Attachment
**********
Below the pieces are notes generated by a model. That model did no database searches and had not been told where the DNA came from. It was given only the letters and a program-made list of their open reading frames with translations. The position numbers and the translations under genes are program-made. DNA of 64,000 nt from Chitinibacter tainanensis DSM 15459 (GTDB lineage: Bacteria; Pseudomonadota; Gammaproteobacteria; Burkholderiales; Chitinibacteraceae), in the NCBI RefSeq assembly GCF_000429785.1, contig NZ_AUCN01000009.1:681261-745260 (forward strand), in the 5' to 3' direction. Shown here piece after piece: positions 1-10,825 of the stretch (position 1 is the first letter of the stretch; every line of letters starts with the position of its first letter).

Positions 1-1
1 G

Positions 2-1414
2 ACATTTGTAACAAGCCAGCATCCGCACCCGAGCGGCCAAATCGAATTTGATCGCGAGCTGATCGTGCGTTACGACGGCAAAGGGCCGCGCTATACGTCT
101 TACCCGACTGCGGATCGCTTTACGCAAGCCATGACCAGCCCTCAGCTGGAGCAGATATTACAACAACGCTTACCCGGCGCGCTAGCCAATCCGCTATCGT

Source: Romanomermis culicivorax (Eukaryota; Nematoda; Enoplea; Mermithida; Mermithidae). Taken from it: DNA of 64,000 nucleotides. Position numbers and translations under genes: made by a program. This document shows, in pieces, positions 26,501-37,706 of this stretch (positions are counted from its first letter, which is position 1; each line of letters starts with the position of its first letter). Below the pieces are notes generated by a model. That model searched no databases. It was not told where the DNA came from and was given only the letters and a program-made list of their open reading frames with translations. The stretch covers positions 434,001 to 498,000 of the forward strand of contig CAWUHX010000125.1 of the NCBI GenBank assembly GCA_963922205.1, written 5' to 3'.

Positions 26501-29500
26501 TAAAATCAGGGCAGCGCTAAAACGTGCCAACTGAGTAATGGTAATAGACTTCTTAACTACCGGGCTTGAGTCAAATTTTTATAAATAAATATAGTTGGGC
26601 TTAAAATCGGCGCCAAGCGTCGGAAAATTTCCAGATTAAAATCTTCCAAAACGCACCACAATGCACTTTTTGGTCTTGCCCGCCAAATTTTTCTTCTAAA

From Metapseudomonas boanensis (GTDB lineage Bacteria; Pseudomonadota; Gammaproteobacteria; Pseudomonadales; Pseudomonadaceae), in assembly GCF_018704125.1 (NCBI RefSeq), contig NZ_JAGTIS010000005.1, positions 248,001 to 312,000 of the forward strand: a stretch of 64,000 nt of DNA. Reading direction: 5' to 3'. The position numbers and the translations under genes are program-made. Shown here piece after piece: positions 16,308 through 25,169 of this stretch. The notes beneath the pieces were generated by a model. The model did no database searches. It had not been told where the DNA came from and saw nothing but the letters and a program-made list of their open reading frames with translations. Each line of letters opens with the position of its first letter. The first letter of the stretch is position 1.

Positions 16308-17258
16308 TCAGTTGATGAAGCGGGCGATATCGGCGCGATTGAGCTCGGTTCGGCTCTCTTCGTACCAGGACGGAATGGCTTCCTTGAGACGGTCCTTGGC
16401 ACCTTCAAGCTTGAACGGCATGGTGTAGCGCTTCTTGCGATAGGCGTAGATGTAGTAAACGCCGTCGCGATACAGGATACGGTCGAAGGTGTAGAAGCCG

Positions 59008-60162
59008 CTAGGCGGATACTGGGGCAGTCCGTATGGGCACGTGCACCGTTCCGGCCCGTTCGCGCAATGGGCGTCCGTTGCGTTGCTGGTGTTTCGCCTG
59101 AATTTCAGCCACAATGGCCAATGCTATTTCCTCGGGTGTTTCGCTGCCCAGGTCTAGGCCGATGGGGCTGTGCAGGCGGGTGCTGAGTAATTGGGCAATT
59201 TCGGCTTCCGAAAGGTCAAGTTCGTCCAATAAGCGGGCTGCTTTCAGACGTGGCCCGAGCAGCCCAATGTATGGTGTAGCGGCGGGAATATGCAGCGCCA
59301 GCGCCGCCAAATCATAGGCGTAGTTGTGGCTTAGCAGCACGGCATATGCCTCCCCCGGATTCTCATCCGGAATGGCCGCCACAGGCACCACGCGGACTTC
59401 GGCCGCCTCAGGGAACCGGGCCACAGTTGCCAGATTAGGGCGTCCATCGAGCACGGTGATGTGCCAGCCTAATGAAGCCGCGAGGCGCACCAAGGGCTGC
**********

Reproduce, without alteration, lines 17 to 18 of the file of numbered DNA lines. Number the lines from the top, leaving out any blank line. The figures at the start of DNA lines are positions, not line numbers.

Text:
59101 AATTTCAGCCACAATGGCCAATGCTATTTCCTCGGGTGTTTCGCTGCCCAGGTCTAGGCCGATGGGGCTGTGCAGGCGGGTGCTGAGTAATTGGGCAATT
59201 TCGGCTTCCGAAAGGTCAAGTTCGTCCAATAAGCGGGCTGCTTTCAGACGTGGCCCGAGCAGCCCAATGTATGGTGTAGCGGCGGGAATATGCAGCGCCA